Traditional Apple-Walnut Charoset

Traditional Apple-Walnut Charoset
Charoset, also spelled haroset

Scripture doesn’t instruct us to eat charoset at Pesach (Passover), but this is a cherished dish at every Passover Seder – it symbolizes the mortar that the Israelite slaves were forced to make and use in their labor under their Egyptian taskmasters.

Traditionally eaten on matzoh with the bitter herbs and horseradish, it’s part of what Sarah Kagan describes as “strange but delicious Passover ‘sandwich’: matzoh, sinus-clearing horseradish, and charoset.”  I heartily recommend that you read her article about chaoset – it is both informative and entertaining.  She explains that there are as many versions of charoset as there are Jewish families, but this recipe represents the type generally prepared by Ashkenazi (Eastern European) families.  The recipe was developed by Adeena Sussman, and published at Epicurious, March 2006.

  • 3 medium Gala or Fuji apples, peeled, cored, and finely diced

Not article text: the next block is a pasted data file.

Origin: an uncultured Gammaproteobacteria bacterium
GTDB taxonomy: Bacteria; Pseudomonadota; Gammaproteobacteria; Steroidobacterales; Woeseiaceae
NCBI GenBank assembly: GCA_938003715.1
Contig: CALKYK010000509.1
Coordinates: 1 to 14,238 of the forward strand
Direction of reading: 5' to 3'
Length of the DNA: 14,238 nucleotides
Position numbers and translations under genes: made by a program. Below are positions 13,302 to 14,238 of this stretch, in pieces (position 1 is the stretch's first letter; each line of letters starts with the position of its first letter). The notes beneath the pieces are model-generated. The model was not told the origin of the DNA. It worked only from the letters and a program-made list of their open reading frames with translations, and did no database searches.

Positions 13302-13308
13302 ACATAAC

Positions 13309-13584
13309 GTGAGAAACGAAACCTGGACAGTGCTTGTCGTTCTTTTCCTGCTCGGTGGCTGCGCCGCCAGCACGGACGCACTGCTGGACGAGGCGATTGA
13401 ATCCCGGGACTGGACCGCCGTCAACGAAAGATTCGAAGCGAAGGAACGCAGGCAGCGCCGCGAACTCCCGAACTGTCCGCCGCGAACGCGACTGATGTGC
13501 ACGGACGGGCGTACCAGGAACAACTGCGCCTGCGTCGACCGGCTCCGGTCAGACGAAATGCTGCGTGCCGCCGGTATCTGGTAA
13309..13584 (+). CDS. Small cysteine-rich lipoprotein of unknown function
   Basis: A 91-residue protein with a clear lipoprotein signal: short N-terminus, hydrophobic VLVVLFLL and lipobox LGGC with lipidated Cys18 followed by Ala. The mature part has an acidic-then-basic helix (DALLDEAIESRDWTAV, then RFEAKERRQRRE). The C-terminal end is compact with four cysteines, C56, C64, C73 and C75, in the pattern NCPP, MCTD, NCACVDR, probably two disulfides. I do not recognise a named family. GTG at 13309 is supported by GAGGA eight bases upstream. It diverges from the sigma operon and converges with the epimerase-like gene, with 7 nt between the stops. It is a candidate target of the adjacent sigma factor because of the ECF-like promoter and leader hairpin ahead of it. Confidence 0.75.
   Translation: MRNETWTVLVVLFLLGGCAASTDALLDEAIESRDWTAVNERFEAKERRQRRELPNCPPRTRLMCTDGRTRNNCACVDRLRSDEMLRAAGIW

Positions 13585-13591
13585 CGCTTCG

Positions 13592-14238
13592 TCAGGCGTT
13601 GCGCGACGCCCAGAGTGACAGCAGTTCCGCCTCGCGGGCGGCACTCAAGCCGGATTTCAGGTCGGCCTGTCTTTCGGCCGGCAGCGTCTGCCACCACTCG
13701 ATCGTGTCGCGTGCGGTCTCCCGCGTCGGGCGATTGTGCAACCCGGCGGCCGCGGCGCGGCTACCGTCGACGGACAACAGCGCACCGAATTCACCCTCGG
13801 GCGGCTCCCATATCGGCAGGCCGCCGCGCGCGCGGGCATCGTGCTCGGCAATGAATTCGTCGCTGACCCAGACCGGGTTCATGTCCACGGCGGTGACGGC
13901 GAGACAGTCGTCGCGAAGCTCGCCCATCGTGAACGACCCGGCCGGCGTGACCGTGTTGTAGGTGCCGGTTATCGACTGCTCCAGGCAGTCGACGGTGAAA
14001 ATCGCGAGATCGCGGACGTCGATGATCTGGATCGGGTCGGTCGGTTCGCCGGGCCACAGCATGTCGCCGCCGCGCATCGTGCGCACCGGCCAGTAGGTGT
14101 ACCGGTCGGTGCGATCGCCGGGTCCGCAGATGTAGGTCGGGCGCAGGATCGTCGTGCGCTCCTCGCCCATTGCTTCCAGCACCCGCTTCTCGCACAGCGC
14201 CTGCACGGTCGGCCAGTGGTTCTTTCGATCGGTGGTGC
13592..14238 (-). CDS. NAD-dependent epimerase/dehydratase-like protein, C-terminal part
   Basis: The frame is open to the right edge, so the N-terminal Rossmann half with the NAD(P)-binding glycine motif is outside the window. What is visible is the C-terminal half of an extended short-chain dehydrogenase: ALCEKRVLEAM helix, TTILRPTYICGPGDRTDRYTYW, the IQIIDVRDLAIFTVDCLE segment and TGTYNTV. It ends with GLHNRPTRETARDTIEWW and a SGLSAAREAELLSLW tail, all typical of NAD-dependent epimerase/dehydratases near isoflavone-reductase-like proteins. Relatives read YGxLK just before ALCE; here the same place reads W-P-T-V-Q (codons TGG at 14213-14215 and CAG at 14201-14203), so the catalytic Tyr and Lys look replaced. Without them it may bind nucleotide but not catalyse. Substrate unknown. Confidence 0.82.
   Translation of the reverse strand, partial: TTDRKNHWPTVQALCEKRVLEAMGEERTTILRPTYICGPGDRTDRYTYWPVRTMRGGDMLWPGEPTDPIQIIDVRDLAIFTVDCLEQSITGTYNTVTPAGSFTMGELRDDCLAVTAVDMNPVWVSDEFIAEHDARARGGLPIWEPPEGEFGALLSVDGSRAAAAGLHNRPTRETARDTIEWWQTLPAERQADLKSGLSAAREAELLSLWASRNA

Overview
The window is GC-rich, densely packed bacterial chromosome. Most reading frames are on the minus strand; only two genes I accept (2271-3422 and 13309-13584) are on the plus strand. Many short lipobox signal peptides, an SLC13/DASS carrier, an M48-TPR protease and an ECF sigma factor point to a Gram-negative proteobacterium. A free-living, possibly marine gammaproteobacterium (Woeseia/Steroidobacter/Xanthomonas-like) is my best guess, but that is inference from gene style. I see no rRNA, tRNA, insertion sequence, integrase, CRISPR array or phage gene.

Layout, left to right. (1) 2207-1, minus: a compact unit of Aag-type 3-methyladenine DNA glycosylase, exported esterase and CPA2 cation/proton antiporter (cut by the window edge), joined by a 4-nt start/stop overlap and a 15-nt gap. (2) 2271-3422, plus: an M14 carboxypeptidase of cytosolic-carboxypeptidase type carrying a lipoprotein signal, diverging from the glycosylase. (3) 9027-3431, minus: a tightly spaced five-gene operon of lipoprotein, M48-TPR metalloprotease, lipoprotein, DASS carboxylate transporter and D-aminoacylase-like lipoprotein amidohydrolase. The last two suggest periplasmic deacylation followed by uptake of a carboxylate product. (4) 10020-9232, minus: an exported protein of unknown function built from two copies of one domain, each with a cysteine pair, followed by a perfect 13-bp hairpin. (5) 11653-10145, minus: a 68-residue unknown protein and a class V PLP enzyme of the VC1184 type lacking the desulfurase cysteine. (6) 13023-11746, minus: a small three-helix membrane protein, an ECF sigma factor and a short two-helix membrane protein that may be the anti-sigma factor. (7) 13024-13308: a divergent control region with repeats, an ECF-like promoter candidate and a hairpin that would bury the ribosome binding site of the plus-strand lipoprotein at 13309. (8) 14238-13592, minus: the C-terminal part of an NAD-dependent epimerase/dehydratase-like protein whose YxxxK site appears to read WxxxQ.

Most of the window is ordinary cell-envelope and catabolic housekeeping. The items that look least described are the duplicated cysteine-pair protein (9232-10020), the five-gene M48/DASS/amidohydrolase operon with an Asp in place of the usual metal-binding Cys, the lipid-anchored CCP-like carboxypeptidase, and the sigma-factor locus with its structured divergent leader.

• 1 1/2 cups walnut halves, lightly toasted, cooled, and coarsely chopped
  • 1/2 cup sweet red wine such as Manischewitz Extra Heavy Malaga
  • 1 1/2 teaspoons ground cinnamon
  • 1 tablespoon packed brown sugar

In large bowl, stir together all ingredients. Store, covered, at room temperature until ready to serve.

Notes:   For the most even texture, we recommend dicing the apples by hand.  However, to save time, they can be chopped in the food processor — just be careful not to over-process.

Sweet kosher wine is available at








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